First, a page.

Ethics In The Tech Age: What Every Lawyer Should Consider

Check out the Mass State Bar Rules HERE.

And for more helpful information on Ethics and Professional Responsibility, check out our Research Guide HERE.

 

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Apr 01 2015

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Using Westlaw for Court Documents

A previous post discussed the Bloomberg Law docket search feature and access to federal court filings from the PACER system. While provided in different way, Westlaw Next also provides access to many court dockets, briefs and other court filings.

If you were researching, for example, Young v. United Parcel Service, Inc., the pregnancy discrimination case decided recently by the Supreme Court, you could begin by retrieving the case on Westlaw Next. In the KeyCite information above the case report, the History tab provides information about lower court proceedings, in both list and graphical format. The Filings tab provides access to dockets, briefs and other court filings–not only for the case at the Supreme Court, but at lower courts as well. The Adobe icon indicates a document that is available in PDF; other documents are in HTML. (Click images below to expand.)

WLN-young     WLN-40 filings

 

Starting with a published case is the easiest way to locate court documents related to that case, but you can also find these documents by searching appropriate databases on Westlaw. From the main browse menu, Westlaw Next provides databases for briefs, dockets and argument transcripts, allowing the researcher to select smaller databases for those documents arranged by jurisdiction.

WLN-browse menu     WLN-search results

For example, an advanced search of briefs filed with the U.S. Court of Appeals for the Fourth Circuit retrieves three briefs from the Young case before that court.

While these databases on Westlaw Next do not provide the full list of all filings in lower court proceedings–and is less comprehensive than Bloomberg Law for current federal cases–it is a major source of dockets and other court documents for federal and some state courts.

For more information on locating court documents, consult our research guide or speak with a reference librarian.

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Mar 28 2015

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Legal History and Digitization

Filed under Law Library

One of the areas that has really boomed in this era of digitization is legal history.  Want to see a first edition of Blackstone’s Commentaries?  We have it – LLMC Digital has put Yale’s entire collection of Blackstone’s Commentaries online.  Looking for the trial of Lizzie Borden?  We have it – Hein has collected famous World Trials.  Looking for the laws passed by the French National Assembly in the wake of the French Revolution?  We have it – Gale has created a set of databases called the Making of Modern which has foreign primary sources.  Get your legal history now!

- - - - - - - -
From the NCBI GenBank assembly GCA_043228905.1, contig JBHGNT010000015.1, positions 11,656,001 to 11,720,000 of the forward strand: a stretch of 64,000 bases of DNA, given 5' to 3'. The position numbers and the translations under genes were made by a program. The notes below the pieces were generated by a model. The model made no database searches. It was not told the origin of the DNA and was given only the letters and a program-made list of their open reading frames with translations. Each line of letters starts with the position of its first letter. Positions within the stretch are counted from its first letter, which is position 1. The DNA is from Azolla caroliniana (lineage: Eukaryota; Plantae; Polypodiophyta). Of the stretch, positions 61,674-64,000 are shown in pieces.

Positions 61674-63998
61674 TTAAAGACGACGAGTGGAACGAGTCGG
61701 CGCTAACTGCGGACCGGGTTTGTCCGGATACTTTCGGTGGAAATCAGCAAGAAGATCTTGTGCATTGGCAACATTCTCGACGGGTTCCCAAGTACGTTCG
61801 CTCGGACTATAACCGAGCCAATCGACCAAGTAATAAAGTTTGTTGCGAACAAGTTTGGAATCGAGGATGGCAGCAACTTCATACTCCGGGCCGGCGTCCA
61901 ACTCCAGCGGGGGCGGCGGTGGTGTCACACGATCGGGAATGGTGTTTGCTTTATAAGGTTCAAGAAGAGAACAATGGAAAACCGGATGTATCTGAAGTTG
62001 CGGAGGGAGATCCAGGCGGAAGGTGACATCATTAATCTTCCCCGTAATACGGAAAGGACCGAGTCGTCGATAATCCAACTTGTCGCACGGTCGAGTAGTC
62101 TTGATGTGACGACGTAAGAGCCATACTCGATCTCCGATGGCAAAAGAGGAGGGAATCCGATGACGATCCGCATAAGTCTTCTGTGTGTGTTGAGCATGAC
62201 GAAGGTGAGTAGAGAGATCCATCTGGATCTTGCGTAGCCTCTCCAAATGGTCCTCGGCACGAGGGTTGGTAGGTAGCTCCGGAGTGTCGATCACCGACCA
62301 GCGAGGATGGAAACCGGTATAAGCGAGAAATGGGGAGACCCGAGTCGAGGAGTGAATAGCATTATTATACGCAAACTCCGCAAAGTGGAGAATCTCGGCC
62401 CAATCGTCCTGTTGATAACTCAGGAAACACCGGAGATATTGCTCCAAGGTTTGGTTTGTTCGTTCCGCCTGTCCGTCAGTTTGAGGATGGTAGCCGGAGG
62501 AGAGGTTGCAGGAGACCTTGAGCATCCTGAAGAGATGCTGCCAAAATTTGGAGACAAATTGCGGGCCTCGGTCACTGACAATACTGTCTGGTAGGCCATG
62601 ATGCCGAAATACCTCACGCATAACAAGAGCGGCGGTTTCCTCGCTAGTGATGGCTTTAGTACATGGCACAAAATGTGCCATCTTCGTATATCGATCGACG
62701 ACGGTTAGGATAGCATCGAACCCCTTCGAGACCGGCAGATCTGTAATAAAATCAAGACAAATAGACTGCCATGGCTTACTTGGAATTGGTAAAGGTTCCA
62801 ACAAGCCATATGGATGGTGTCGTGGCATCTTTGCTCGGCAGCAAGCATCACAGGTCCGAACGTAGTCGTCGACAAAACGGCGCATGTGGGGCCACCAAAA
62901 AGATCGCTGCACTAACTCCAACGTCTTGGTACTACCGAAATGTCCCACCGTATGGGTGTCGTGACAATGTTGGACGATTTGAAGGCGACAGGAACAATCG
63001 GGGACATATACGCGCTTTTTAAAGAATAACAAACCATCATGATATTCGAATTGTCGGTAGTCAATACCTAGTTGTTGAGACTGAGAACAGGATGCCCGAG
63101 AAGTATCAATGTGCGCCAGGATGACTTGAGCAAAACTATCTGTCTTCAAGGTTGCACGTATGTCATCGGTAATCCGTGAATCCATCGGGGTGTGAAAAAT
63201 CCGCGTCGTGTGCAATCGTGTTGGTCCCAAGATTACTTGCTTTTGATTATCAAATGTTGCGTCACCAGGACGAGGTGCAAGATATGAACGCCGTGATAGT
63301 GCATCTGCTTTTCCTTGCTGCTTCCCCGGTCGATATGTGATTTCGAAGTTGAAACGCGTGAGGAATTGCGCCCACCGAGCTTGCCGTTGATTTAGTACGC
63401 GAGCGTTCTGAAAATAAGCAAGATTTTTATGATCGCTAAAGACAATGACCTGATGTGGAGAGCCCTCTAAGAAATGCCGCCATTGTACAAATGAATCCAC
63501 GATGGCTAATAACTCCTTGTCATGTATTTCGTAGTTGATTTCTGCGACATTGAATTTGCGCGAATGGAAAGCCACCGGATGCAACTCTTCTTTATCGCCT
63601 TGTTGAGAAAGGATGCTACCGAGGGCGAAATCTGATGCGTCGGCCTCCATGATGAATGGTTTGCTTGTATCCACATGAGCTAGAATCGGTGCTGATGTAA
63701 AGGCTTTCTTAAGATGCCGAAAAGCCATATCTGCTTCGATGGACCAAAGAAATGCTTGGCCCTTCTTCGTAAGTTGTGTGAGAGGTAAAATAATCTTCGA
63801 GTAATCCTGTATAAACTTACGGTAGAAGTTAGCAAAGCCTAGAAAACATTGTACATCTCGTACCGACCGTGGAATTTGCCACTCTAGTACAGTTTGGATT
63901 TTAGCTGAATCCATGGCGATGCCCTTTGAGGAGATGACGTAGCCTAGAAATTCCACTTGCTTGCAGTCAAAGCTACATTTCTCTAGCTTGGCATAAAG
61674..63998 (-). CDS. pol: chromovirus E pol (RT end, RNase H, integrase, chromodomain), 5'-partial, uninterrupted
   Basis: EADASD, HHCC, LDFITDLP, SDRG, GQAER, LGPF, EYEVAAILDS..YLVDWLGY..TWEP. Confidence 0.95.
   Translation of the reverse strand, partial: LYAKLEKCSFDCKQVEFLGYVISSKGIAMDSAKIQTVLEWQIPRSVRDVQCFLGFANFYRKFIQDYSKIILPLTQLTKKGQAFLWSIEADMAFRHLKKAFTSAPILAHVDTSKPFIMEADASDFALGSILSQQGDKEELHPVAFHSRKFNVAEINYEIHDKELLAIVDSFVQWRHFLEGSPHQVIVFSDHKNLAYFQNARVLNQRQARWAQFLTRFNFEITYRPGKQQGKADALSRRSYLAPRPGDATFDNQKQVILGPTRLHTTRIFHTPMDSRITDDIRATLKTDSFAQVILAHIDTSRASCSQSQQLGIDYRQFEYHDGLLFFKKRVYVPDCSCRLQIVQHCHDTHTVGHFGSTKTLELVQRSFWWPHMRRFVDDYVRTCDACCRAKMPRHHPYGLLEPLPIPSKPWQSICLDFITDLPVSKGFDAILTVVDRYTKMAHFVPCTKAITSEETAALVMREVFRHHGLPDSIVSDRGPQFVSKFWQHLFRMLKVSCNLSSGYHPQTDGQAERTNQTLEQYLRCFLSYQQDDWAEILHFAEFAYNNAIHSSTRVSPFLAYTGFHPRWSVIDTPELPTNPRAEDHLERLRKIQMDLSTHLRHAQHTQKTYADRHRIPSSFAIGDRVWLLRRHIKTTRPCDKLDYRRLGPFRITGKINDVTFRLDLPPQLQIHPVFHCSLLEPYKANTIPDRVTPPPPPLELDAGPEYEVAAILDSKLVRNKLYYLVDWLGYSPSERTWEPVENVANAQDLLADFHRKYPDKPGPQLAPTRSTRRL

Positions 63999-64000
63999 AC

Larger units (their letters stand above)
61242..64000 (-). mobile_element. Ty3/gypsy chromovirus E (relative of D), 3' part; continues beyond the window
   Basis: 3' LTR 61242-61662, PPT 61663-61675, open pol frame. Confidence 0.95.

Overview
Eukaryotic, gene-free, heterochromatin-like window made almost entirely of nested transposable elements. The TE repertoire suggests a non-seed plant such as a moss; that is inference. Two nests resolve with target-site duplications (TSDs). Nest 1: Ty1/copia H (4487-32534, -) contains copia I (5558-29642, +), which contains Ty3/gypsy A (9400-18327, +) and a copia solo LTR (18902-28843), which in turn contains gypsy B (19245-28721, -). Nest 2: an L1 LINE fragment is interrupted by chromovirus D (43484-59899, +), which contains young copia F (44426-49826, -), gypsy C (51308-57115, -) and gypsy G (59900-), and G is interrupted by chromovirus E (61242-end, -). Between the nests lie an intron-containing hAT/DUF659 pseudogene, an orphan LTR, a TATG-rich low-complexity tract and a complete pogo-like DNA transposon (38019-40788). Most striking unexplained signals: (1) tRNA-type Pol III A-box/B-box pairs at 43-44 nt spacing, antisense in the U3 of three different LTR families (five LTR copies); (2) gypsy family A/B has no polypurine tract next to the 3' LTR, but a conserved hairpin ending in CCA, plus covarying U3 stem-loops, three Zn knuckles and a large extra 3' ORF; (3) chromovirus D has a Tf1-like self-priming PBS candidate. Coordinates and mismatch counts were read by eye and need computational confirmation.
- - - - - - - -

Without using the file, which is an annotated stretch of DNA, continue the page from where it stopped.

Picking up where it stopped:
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Mar 23 2015

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Researching International Arbitration

Filed under Law Library

There are several different types of international arbitration: between commercial entities, between commercial entities and governments, and between governments.  The best resource for all of these is Kluwer Arbitration.  International arbitration between governments has been in the purvue of the Permanent Court of Arbitration in the Hague.  Investment claims are the majority of disputes between businesses and governments, and we have Investment Claims Online which covers this topic.  These are often before the International Centre for the Settlement of Investment Disputes (ICSID).  For arbitrations between between businesses there are many venues: London Court of International Arbitration (LCIA), the Arbitration Institute of the Stockholm Chamber of Commerce, the International Court of Arbitration from the International Chamber of Commerce.  All these forums for arbitraiton have their own rules and standard clauses for contracts.  Most of their decisions are never published, because businesses prefer to have their disputes settled privately.